Here is what it looks like. I just love seeing – and hearing – this happen every year. What is the ginkgo’s lesson for us do you think.

A Poem on Love (and Words)

Who can read this and fail to swoon at the beauty of the imagery?

  Wedding the Locksmith’s Daughter, by Robin Robertson

 The slow-grained slide to embed the blade

of the key is a sheathing,

a gliding on graphite, pushing inside

to find the ribs of the lock.

Sunk home, the true key slots to its matrix;

geared, tight-fitting, they turn

together, shooting the spring lock,

throwing the bolt. Dactyls, iambics-

the clinch of words – the hidden couplings

in the cased machine. A chime of sound

on sound: the way the sung note snibs on meaning

and holds. The lines engage and marry now

like vows, their bells are keeping time;

the church doors close and open underground.

                                            

Thank You Liz

Elizabeth Taylor gave me my first lesson in how true it is that nobody likes a wise-guy. This was back in the mid-80s when face lifts were relatively rare  (meaning before current times, when even the family dog is getting work done.)

Liz got some done on her jawline and then kept gaining weight so she kind of grew around it. I was mean and chilldish enough to mention this in one of my columns. What I actually said was  “at least one of her chins is still pointy.”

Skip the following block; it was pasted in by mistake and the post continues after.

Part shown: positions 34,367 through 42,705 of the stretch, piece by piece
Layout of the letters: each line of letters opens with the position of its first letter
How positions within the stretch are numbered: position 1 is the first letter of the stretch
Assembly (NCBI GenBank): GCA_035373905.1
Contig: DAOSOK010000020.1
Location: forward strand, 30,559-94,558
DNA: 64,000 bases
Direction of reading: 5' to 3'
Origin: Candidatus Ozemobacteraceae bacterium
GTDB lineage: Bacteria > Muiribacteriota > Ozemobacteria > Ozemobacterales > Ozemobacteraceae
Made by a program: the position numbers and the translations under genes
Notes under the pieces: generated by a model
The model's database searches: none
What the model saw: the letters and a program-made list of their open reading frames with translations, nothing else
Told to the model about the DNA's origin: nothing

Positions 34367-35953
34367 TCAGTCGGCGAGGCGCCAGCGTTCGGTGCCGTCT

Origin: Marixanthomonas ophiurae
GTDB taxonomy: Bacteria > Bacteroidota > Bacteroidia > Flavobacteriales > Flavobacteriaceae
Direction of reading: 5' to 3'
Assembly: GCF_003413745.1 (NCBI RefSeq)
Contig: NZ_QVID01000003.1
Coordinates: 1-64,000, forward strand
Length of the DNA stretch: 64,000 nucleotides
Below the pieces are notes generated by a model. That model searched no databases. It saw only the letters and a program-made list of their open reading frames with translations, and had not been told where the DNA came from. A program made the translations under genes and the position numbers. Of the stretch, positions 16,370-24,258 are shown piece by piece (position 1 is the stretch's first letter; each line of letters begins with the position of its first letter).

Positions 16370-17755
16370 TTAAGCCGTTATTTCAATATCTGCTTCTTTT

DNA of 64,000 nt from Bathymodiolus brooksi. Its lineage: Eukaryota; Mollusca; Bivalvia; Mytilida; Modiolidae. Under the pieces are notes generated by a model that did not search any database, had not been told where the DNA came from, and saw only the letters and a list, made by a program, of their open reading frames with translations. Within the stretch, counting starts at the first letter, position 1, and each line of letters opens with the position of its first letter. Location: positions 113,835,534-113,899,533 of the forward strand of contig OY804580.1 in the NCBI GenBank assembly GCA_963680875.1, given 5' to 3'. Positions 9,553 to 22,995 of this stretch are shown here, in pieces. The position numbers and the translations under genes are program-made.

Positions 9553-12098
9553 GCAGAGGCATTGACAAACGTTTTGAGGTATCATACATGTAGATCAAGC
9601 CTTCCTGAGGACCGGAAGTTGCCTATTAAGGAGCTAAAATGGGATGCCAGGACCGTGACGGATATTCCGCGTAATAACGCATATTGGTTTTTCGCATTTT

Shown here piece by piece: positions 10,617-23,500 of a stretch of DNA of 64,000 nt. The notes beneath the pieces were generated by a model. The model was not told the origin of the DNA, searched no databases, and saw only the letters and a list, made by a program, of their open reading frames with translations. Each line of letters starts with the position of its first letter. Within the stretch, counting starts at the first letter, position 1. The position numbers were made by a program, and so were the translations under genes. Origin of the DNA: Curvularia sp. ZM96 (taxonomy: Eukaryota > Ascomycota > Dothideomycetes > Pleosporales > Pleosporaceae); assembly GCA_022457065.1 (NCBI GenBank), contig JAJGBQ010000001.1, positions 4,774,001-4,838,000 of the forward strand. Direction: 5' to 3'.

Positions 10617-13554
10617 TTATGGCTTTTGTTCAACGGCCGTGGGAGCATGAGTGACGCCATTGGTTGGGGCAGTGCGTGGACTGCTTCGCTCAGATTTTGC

And boy did I get a lecture!  “Who do you think you are?” this one woman wrote in an angrily scrawled hand. “Where do you get off making fun of others when your eyes are beady, your teeth look false and your hair is out of style?” She could tell all that from the headshot that accompanied the column. And she was right on two counts: my eyes are beady and my hair is generally out of style but did that stop me? Nah. I then took that quote and put it on the cover of my very first book I Thought He Was a Speed Bump.

Dear Elizabeth: she couldn’t learn to stop marrying (and what did Samuel Johnson call that, the triumph of hope over experience? ) Me I couldn’t learn for the longest time stop trying to get the laugh even if it meant sometimes getting it at somebody else’s expense. She did a lot of good that lady, AND singlehandedly saved over-the-topness after we lost Liberace. I hope the lids closed easily on those amazing blue eyes.